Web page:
Sueños y pesadillas

Dang. I was all set to go suit up in a Hawaiian shirt, make like an inebriated attorney and bust out the air Telecaster out at last Sunday’s Heritage Fest blues extravaganza at the Sacramento Horsemen’s Club when one of the editors politely reminded me that someone else had covered that angle last week in SN&R. Boo hoo. So, the closest this writer got to the blues that day was at the Sunday-morning farmers’ market under the freeway by Southside Park, where local blues fixture Johnny “Guitar” Knox holds court every week, near the tables where political activists and petitioners set up at the east end of the market. And these days, Johnny’s just as likely to serenade the Green Party prospects and fruit and vegetable lovers with a vintage Hank Williams or Merle Haggard tune.

It’s been what’s hoped to be the tail end of a nasty, nasty late-winter cold, where the desire to rock ’n’ roll gets supplanted by the slightly more sensible impulse to stay home and point and click. And that’s what this recent tissue and cough-drop enthusiast was almost fixing to do before a chance encounter at Temple Coffee & Tea on 10th Street with MothSpyEros mastermind Ruben Reveles, who is putting the finishing touches on a new album of textural music, bedroom techno if you will, before sending it off to LunaticWorks, the Sony BMG-distributed label that will release it in mid-May.

Sueño Rojo, according to Reveles, will be like its title says: a crimson-tinged sonic dream. “I kinda have a lot of dreams, and they’re very vivid,” he said. “My goal is to make it sound like a Mexican or Spanish indie film.” The project, which Reveles described as “half-organic, half-electro,” will feature narration en español and songs in English, with music and poetry from a number of local players, who include Kevin Dockter, a guitarist and vocalist from Spider Silk Dress; and Ruebi Freyja, a singer-songwriter who once waited tables at Luna’s Café (and one of a select number of local femmes fatales who became subjects for gemlike David Houston pop songs). Also featured on the record will be Brianna Lea Pruett on harmony vocals, Low Flying Owls drummer Sam Coe (who also played bass), Spider Silk Dress singer Amber Padgett, singer-songwriter and erstwhile Umbravox frontman Sean Hayashi, and onetime Estereo violinist Veronica Acosta.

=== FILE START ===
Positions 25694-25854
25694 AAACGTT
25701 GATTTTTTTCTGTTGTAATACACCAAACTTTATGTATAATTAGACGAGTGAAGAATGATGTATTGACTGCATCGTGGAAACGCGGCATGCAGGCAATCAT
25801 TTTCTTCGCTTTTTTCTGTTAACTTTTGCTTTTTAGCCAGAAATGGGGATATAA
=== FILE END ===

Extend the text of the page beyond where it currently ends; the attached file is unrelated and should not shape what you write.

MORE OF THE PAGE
Also included on the disc will be some recordings that Reveles made during various travels, including street noises from Havana and the ambient sounds of ancient pyramids in Oaxaca—which runs the risk of being misconstrued as the kind of lysergic weirdness the Grateful Dead’s Jerry Garcia once jabbered about when he said he’d recorded air from the desert and air from the city and then mixed them together to provide a sound bed for the Dead’s second album, Anthem of the Sun, but it kinda makes sense when you’re talking about music that’s meant to be absorbed by feeling consciousness as much as it is by the ears.

And speaking of dreams, or, more precisely, nightmares, props must be given to Las Pesadillas, the veteran mutant Primus-meets-Zappa-in-Ralph Stanley’s-barn quartet that provided a decade of fine music to local fans. While the four band members will be moving on to the requisite projects, the band will be sorely missed in Sactown.